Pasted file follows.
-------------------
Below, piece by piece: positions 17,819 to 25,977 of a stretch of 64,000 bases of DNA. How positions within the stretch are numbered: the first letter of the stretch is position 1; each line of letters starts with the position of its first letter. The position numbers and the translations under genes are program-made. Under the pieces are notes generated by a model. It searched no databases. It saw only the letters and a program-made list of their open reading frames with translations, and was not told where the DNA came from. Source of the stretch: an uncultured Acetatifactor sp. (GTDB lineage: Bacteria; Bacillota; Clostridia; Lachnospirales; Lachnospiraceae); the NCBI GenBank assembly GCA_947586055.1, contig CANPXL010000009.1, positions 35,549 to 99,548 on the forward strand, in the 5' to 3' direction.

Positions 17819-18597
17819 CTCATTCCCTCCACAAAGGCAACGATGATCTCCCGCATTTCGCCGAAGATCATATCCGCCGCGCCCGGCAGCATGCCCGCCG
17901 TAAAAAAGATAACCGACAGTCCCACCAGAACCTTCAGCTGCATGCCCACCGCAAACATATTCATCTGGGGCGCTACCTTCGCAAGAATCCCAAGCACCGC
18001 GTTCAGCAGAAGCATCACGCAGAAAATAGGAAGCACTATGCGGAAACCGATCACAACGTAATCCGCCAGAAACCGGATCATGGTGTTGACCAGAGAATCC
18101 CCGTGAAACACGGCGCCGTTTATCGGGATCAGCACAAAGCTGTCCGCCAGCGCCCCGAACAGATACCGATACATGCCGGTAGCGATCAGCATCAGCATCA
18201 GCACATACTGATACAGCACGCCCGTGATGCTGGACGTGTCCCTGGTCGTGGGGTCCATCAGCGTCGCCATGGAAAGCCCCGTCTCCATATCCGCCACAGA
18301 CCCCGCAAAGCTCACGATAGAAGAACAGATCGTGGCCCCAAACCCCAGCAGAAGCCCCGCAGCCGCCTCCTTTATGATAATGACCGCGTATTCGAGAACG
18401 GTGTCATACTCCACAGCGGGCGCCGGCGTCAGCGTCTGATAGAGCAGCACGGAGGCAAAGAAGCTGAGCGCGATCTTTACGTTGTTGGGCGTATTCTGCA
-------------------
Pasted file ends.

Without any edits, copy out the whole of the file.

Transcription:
Below, piece by piece: positions 17,819 to 25,977 of a stretch of 64,000 bases of DNA. How positions within the stretch are numbered: the first letter of the stretch is position 1; each line of letters starts with the position of its first letter. The position numbers and the translations under genes are program-made. Under the pieces are notes generated by a model. It searched no databases. It saw only the letters and a program-made list of their open reading frames with translations, and was not told where the DNA came from. Source of the stretch: an uncultured Acetatifactor sp. (GTDB lineage: Bacteria; Bacillota; Clostridia; Lachnospirales; Lachnospiraceae); the NCBI GenBank assembly GCA_947586055.1, contig CANPXL010000009.1, positions 35,549 to 99,548 on the forward strand, in the 5' to 3' direction.

Positions 17819-18597
17819 CTCATTCCCTCCACAAAGGCAACGATGATCTCCCGCATTTCGCCGAAGATCATATCCGCCGCGCCCGGCAGCATGCCCGCCG
17901 TAAAAAAGATAACCGACAGTCCCACCAGAACCTTCAGCTGCATGCCCACCGCAAACATATTCATCTGGGGCGCTACCTTCGCAAGAATCCCAAGCACCGC
18001 GTTCAGCAGAAGCATCACGCAGAAAATAGGAAGCACTATGCGGAAACCGATCACAACGTAATCCGCCAGAAACCGGATCATGGTGTTGACCAGAGAATCC
18101 CCGTGAAACACGGCGCCGTTTATCGGGATCAGCACAAAGCTGTCCGCCAGCGCCCCGAACAGATACCGATACATGCCGGTAGCGATCAGCATCAGCATCA
18201 GCACATACTGATACAGCACGCCCGTGATGCTGGACGTGTCCCTGGTCGTGGGGTCCATCAGCGTCGCCATGGAAAGCCCCGTCTCCATATCCGCCACAGA
18301 CCCCGCAAAGCTCACGATAGAAGAACAGATCGTGGCCCCAAACCCCAGCAGAAGCCCCGCAGCCGCCTCCTTTATGATAATGACCGCGTATTCGAGAACG
18401 GTGTCATACTCCACAGCGGGCGCCGGCGTCAGCGTCTGATAGAGCAGCACGGAGGCAAAGAAGCTGAGCGCGATCTTTACGTTGTTGGGCGTATTCTGCA